Matt White sacked by Cycling Australia for anti-doping breach

A three-hour-long board meeting of Cycling Australia on Tuesday night has concluded that Matt White can no longer continue in his role as professional men's road coordinator. White was informed of the decision last night following the meeting. Cyclingnews understands that the ex-rider will not be the only casualty within Cycling Australia with a further resignation to come.

The Cycling Australia board sent out an extensive release late on Wednesday afternoon, shortly before a press conference in Melbourne headed by President Klaus Mueller. The statement reiterated its commitment to the anti-doping cause while remaining adamant that "there were no grounds to prevent Matt continuing in his role with CA," when his conduct came under review in 2011.

"The Board has recognised the current situation calls for the review of our internal processes for the appointment of staff and contractors and while this process will begin immediately it will also be a key item to be addressed in more detail by the CA Board at its scheduled November meeting," it said, indicating that White may not be the only casualty in the fallout from the USADA report.

Cycling Australia also distributed a short statement from White -

"I have really enjoyed working for Cycling Australia and it has been an honour to represent my country in the role I have had. I understand the current situation makes it difficult to sustain the position and I respect that Cycling Australia has to make certain decisions.

"It's crucial there is a positive outcome from the current debate about cycling's past and I feel a responsibility to be part of that – even if it won't be in an official Cycling Australia role.

"Regardless, I want to express my gratitude for the time I had in the position as a coach and a selector and like everyone else, I hope for a clear path and a bright future for the sport."

Previous suggestions raised by Mueller, of a doping 'amnesty' were scuttled in Wednesday's release while the criminalisation of doping practices received support because "it sends a strong message that such conduct is unacceptable and adds the resources of the police to the fight against this blight on sport."

Cycling Australia has come under fire in recent days in light of the ripples dispersed from the USADA report, especially in its hiring, investigation and subsequent clearing of White. Dr. Michael Ashenden said the body had been "long on talk, but short on walk" and today Cycling Australia responded by stating:

White told Cycling Australia of his intention to stand down from his position, shortly before issuing his statement on Saturday confessing to doping after he was implicated in the USADA case against Lance Armstrong and his associates by an email initially sent to USA Cycling by Floyd Landis in 2010.

The Landis allegations hit a road block when Cycling Australia referred the matter to the Australian Sports Anti-Doping Authority (ASADA) following their release. With the Landis revelations also being investigated by the US Anti-doping Agency, as well as the US Federal Government, ASADA was unable to properly pursue the matter.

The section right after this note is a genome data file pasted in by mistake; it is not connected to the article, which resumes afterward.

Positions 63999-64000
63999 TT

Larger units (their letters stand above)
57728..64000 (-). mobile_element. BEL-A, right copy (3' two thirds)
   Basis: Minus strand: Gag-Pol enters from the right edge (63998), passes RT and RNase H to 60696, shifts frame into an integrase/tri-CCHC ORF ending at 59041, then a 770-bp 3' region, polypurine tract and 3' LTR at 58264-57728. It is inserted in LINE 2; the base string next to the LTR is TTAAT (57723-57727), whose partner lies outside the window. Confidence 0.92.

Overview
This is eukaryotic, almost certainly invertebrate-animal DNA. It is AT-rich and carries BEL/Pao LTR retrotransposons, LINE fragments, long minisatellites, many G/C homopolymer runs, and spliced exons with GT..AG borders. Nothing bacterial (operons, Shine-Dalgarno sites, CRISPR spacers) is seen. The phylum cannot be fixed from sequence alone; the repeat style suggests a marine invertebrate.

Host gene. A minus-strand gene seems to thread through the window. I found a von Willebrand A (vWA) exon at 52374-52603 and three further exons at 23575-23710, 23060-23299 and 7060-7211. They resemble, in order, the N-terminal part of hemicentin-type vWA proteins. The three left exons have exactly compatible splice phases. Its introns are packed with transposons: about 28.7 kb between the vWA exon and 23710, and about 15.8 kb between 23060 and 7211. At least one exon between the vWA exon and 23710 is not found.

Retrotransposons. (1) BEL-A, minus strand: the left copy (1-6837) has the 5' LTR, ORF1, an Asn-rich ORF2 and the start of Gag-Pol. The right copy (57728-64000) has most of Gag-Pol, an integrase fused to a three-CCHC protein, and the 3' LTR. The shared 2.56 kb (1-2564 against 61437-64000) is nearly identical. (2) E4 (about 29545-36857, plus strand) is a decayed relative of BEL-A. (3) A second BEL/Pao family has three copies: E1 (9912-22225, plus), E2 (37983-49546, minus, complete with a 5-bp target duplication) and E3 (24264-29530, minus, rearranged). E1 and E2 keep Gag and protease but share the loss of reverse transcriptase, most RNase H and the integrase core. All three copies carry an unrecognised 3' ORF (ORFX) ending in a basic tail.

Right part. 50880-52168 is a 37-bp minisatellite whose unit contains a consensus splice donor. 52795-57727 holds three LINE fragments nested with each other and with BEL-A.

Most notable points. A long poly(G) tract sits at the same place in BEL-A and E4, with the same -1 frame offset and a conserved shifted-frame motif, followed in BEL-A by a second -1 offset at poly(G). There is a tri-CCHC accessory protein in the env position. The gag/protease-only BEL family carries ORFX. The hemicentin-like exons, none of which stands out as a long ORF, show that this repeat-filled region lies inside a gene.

In January 2011, White joined Cycling Australia’s high performance program in addition to his role as directeur sportif with Garmin-Cervélo. A week later, he was sacked by the trade team for referring cyclist Trent Lowe to the former US postal team physician Dr. Luis Garcia del Moral at the Sports Institute of Valencia, Spain in April 2009. The former Garmin rider met with del Moral for a Vo2 test which contravened the team's strict anti-doping and medical referral rules.

The Cycling Australia board instructed CEO Graham Fredericks to investigate White’s dismissal however his report "found no reason for Cycling Australia to reconsider" the appointment.

"The board is satisfied that Mr White's breach of Garmin-Cervélo Cycling Team policy was an error of judgement that he sincerely regrets but that it was nothing more than that," said Fredericks in a statement. "Matt has learned a lesson, the hard way, from this and we are confident he is fully aware of and committed to the policies that must be adhered to when working with the national program.

"We look forward to working with him and believe he is a valuable addition to our team."

Cyclingnews understands that while compiling the report, Fredericks did not ask whether White had violated anti-doping regulations during his 15-year-career as a cyclist however, Cycling Australia considered a reasonable amount of due diligence to have been done.

White was also hired by Orica-GreenEdge as a sports director and he has also stood down from that position for the time being.

ASADA is currently seeking further information from Cycling Australia as well as USADA to continue its own investigations.

Cycling Australia closed out the press release by saying: "How the UCI responds to the USADA file and how it addresses the allegations within it will be critical to the reputation of the organisation and that of the sport of cycling. We at CA encourage the UCI take this very real opportunity to steer the sport into a new future."

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